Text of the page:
For people who have loved ones with disabilities, proper estate planning can ensure financial independence throughout their lifetimes. However, leaving money to them directly can jeopardize any government assistance for which they might qualify.
"Government benefits, which cover things like health care and housing, can be terminated if the recipient's income, assets, or both exceed certain limits," says Austin Jarvis, director of estate, trust, and high-net-worth tax at the Schwab Center for Financial Research. "For these situations, a special-needs trust can be indispensable."
How they work
Special-needs trusts are irrevocable trusts that preserve the beneficiary's eligibility for need-based government benefits because the trust—not the beneficiary—owns the assets. Such trusts can pay for quality-of-life expenses outside the scope of government assistance, such as education, entertainment, and travel, so long as the funds are used only for substantiated expenses not covered by government benefits.
In particular, you may wish to consider a third-party special-needs trust, which can be established by anyone other than the beneficiary to help provide for someone with a disability. If you create the trust during your lifetime, it can receive gifts from any third party, such as a family member or friend. By contrast, if you create the trust within a will or living trust, it will be funded upon your death and cannot receive contributions from others.
"In my previous job as a trust officer, for example, I worked with a couple who set up a special-needs trust for a grandchild," Austin recalls. "They gave to the trust every year, but the trust also received gifts from the child's parents, family members, and friends. They even supplemented it with a life insurance policy that would pay out when one of the grandparents died."
Mind the missteps
Trusts in general are complicated financial vehicles, but special-needs trusts have the additional burden of staying on the right side of government rules, which can vary by state. Here are two common errors made by those creating such trusts:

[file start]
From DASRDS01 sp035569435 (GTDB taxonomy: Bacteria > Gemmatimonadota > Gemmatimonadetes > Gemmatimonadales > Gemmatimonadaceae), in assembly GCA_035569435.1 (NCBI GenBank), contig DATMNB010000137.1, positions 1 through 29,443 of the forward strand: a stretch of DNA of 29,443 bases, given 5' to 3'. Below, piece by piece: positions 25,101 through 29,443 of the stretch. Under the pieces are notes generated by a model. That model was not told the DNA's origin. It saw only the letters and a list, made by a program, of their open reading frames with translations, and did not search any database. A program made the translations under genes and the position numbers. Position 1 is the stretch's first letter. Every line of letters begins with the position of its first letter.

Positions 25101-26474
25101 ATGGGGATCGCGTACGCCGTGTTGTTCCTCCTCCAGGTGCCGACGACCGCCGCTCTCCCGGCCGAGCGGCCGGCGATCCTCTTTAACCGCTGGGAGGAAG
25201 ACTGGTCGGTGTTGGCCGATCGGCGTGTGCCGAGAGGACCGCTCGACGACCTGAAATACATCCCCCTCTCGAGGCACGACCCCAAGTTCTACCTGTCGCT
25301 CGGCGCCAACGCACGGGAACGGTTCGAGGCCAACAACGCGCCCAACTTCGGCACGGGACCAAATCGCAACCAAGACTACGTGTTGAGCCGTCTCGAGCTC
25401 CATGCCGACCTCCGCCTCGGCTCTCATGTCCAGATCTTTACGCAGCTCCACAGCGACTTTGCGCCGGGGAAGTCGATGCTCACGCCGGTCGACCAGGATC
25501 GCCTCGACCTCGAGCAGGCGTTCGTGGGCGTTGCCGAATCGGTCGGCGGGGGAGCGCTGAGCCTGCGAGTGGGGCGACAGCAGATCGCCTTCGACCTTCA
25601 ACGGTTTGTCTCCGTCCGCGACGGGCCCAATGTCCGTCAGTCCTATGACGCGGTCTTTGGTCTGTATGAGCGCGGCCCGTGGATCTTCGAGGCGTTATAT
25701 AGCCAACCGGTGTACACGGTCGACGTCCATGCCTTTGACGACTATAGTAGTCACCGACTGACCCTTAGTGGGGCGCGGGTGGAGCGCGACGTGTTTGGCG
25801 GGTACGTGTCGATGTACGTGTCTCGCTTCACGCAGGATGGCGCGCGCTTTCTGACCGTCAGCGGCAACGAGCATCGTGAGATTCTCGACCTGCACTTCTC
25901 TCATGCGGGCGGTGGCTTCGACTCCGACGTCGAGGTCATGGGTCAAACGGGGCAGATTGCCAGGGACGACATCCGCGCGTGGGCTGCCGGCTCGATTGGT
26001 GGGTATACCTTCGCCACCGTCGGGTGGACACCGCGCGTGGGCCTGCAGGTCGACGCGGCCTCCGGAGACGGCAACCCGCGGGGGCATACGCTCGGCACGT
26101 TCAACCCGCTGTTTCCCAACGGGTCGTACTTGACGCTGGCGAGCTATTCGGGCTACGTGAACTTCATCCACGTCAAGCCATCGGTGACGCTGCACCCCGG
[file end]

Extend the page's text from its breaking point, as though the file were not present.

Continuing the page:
1. Failing to appoint a specialized trustee
Special-needs trusts require a much higher level of fiduciary responsibility than other types of trusts: If the trustee mismanages the funds, the beneficiary could lose their government benefits. "It's best to work with a professional with a special-needs designation, such as a Chartered Special Needs Consultant®," Austin says. "The risks are just too great to select someone without a deep understanding of the legal and financial duties required of this role." If you do engage a corporate trustee, be aware that their fees, like all management costs, can reduce the trust's assets. "Standard fees generally range from 0.5% to 1.5% of invested trust assets," Austin says. "But those fees can be more than worth it for the peace of mind they provide if you're receiving the service you expect."
A corporate trustee provides financial expertise, unbiased decision-making, and fiscal responsibility for the duration of a trust.
Schwab Personal Trust Services, administered by Charles Schwab Trust Company, will:
- Administer your trust according to the terms of your trust.
- Manage the investment of your trust's assets.
- Put the interests of the trust and your beneficiaries first.
To learn more, visit schwab.com/trusts or contact your Schwab financial consultant or a Schwab Chartered Special Needs Consultant®.
2. Failing to update accounts to match the trust documents
There are three places where this typically happens:
- Account titling: "Never make your heir a joint owner on your financial accounts," Austin says. "If you die and they become sole owner, it could disqualify them from receiving government benefits." To fund the special-needs trust with these assets, be sure to title the accounts in the name of the trust, not your child.
- Beneficiary designations: Likewise, if you name your heir—rather than the trust—as a beneficiary on your annuities, life insurance, retirement, or other financial accounts, you're putting their government benefits at risk.
- Testamentary designations: "When you establish or update your will, be sure to confirm you've used the exact name of the special-needs trust," Austin says. "Anything other than a minor spelling mistake could require your executor or trustee to go to court to prove your intentions."
The long view
As part of this planning, it's important to anticipate other challenges that may present themselves throughout your loved one's lifetime. "If you're the legal guardian of an adult with a disability, for example, you also need to ensure you've identified a successor guardian who is familiar with your heir's situation and can continue to advocate for them after you're gone," Austin says.
Given the risks, it's ideal for everyone involved in the process—from the estate attorney who drafts the trust documents to the trust company that manages it—to be experts in special-needs trusts.
"Otherwise, they're more likely to make a mistake—and a small error today could bloom into a massive obstacle down the line," Austin says. "The Special Needs Alliance can help you find qualified legal support in your area."
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